By the last decade of the century the neighborhood from the Hudson River to Hudson Street was almost entirely industrial.  In 1892 Munckwitz was hired by Simon Adler and Henry S. Herrman to design an expansive stables building at Nos. 704 and 706 Greenwich Street.  The men had been partners in an insurance company, Adler & Herrman, since 1887, but they were familiar with speculative real estate development.  The highly-active Herrman was not only President of the Union Exchange Bank of New York and a Director of the Montefiore Home for Chronic Invalids, he was a vice-president of the Hudson Realty Company.

The resulting four-story building was intended for use by a commercial delivery firm with additional income provided by cheap housing or offices on the upper floors.  Completed in 1893, it was an attractive while undeniably utilitarian structure.  Munckwitz sat the structure on a base of rough-cut stone trimmed in dressed brownstone.  Two massive sets of double carriage doors were separated by long, slender square-headed windows and flanked on either side by arched openings.

The upper three brick stories were neatly separated by brownstone bandcourses, and continuous stone lintels—treated differently at each level—ran the width of the structure.

Shortly after the building’s completion the Real Estate Record and Builders’ Guide reported that, on December 27, 1893, the stables was sold by “Simon Adler and Henry S. Herrman to Mary J. Edwards,” for $60,000.  A wealthy widow, Mary Edwards was a member of the Colonial Dames of America and held real estate throughout the city.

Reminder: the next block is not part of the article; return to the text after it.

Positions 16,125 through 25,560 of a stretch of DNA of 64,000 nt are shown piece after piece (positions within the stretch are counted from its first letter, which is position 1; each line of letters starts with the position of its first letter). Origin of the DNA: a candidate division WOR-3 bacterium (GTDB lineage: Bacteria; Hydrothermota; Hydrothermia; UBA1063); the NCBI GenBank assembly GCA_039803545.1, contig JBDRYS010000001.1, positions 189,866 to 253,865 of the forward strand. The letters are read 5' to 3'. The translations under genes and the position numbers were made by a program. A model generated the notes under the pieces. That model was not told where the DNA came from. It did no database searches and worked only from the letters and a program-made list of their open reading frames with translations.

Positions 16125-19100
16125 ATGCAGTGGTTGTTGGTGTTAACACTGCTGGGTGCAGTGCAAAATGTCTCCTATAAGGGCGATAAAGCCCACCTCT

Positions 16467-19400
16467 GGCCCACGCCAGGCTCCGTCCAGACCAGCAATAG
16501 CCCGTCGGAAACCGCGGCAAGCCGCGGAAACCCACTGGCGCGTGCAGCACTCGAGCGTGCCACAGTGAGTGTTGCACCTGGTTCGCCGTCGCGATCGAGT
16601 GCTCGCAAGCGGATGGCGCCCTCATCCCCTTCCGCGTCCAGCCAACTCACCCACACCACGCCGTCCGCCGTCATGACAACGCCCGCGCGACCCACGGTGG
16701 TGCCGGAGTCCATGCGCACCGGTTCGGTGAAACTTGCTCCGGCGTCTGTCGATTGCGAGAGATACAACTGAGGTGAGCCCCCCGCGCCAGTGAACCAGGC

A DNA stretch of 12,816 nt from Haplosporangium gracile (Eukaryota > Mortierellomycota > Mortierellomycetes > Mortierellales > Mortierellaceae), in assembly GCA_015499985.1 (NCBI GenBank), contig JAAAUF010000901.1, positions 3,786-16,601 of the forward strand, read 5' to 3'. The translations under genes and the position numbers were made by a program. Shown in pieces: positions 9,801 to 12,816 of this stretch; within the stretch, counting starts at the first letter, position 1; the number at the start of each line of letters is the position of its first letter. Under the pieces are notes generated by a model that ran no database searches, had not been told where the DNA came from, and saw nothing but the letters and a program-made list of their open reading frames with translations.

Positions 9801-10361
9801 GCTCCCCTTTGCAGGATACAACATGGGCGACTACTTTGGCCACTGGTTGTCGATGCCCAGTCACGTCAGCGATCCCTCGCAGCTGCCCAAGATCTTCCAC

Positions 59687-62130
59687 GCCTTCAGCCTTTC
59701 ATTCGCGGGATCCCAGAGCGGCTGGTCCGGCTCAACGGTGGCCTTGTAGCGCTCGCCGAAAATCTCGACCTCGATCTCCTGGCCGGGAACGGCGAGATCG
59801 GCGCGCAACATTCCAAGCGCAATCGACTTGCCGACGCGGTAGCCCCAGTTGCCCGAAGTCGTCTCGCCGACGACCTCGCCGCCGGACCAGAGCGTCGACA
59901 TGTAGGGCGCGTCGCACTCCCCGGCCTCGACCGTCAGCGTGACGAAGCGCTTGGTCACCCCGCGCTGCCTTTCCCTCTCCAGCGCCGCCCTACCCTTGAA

Her first commercial tenant here was the Baker Transfer Co., owned by Jessie F. Baker.  The delivery firm operated here for five years before falling into financial problems.  In 1901 the Crosby Transfer Co. moved its operation into the building.  The rough neighborhood caused the company headaches in the form of horse thieves.

In June 1907 the problem had become epidemic, overwhelming the police force.  The manager of Crosby Transfer told a reporter from The New York Times “In the last six months there has been such an amount of horse stealing that the police records of the last six years cannot measure up to it.”

The latest incident involved a shipment of decorative Asian household goods headed for Vantine & Co. on Broadway.  “In this case horse, truck, and goods were stolen, and our hope is that the goods on the truck—two cases of Japanese umbrellas and bamboo porch shades belonging to Vantine & Co.—were sufficient to appease the thieves, and that they turned the horse and truck adrift,” he said.

The manager expressed his frustration at the ineptitude of the police.  “They hang ‘em out West, but we don’t even catch ‘em here…The old custom was to drive off a truck, dispose of the contents, and then let the horse prowl about until the police picked it up or some one brought it back for a reward.  But of late the thieves have not been content with disposing of the goods in the stolen trucks.  They have repainted the trucks, sold them, and sold the horses also.  They seem to have ‘fences’ in the suburbs, where they can manage to dispose of horse, truck, and contents.”

The bold thefts were taking place in broad daylight at the crowded Hudson River piers.  “The business is so heavy at these points that frequently the drivers have to leave their teams outside and walk up the piers to get their consignments rather than wait in line, tiring out their horse and themselves by long stretches of inactivity,” explained The Times.  When the driver would return, his entire rig was often missing.

The newspaper advised the trucking firms like Crosby Transfer to buy insurance.  “It is not only usual, but safe, to insure your teams against depredators of the wild and wooly Western type.”

The elevated train of the Manhattan Railway Company had been running up Greenwich Street since 1891; and the noisy overhead contraptions and the skittish horses below were not always a happy mix.  On the night of March 22, 1909 little 8-year old Nora Dacey and her 3-year old brother were standing on the sidewalk near the corner of West 10th and Greenwich Streets when a train passed overhead.  The children lived nearby at No. 273 West 10th.